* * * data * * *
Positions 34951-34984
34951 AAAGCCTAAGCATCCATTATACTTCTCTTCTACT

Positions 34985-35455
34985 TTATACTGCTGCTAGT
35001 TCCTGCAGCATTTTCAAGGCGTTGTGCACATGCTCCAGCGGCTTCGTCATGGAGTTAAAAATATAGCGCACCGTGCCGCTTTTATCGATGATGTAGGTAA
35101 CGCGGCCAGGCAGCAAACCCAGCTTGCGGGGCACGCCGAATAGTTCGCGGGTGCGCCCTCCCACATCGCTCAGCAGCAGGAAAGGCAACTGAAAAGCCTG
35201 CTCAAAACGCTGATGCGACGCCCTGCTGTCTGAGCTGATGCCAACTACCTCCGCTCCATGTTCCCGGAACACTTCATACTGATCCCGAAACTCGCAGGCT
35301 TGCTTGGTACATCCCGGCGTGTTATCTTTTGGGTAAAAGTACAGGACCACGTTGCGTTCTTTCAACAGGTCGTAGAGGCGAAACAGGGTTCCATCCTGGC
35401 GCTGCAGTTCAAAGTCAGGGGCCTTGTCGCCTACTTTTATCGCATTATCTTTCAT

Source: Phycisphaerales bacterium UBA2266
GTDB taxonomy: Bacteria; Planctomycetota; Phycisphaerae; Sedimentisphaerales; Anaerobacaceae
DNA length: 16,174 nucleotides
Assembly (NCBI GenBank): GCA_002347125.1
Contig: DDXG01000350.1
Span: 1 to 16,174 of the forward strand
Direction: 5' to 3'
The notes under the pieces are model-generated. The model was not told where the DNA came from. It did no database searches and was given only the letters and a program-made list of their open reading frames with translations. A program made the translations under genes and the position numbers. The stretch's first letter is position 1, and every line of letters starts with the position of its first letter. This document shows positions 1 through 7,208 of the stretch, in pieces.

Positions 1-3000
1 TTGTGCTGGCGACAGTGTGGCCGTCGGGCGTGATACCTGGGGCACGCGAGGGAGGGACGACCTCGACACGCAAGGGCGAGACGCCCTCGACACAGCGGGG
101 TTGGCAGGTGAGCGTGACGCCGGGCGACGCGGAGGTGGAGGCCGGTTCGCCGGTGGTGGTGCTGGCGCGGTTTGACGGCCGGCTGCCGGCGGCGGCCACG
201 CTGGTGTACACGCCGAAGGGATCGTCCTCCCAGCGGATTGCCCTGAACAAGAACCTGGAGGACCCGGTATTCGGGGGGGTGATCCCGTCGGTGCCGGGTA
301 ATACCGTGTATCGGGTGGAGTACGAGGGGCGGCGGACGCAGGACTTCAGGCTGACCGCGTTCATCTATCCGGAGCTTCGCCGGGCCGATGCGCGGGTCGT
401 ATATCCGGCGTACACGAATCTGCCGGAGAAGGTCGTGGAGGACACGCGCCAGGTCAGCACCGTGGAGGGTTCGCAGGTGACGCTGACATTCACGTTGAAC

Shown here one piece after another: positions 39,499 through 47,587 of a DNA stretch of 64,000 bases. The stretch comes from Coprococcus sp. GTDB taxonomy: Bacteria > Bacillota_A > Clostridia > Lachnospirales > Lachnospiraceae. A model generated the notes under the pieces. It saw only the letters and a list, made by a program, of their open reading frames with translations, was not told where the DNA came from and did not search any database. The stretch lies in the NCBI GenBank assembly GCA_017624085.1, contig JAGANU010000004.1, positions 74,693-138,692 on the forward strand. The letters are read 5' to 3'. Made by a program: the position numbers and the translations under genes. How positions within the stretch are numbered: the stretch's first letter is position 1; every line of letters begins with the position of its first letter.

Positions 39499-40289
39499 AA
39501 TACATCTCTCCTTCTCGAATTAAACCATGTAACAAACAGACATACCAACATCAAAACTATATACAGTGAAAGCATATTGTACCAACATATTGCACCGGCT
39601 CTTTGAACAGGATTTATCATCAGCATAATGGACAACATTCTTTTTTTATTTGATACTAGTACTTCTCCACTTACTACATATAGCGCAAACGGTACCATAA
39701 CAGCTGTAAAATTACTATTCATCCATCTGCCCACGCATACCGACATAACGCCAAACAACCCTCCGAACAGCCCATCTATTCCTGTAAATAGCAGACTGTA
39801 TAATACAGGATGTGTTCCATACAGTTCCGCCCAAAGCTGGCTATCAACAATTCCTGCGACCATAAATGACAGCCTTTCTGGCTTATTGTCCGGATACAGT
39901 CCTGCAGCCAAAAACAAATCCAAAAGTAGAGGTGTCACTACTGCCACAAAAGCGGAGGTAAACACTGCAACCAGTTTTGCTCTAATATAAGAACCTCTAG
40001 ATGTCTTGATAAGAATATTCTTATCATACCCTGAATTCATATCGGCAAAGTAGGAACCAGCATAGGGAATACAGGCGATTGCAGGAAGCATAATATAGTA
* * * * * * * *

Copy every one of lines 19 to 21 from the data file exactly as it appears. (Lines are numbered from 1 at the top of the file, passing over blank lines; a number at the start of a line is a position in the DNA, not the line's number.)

1 TTGTGCTGGCGACAGTGTGGCCGTCGGGCGTGATACCTGGGGCACGCGAGGGAGGGACGACCTCGACACGCAAGGGCGAGACGCCCTCGACACAGCGGGG
101 TTGGCAGGTGAGCGTGACGCCGGGCGACGCGGAGGTGGAGGCCGGTTCGCCGGTGGTGGTGCTGGCGCGGTTTGACGGCCGGCTGCCGGCGGCGGCCACG
201 CTGGTGTACACGCCGAAGGGATCGTCCTCCCAGCGGATTGCCCTGAACAAGAACCTGGAGGACCCGGTATTCGGGGGGGTGATCCCGTCGGTGCCGGGTA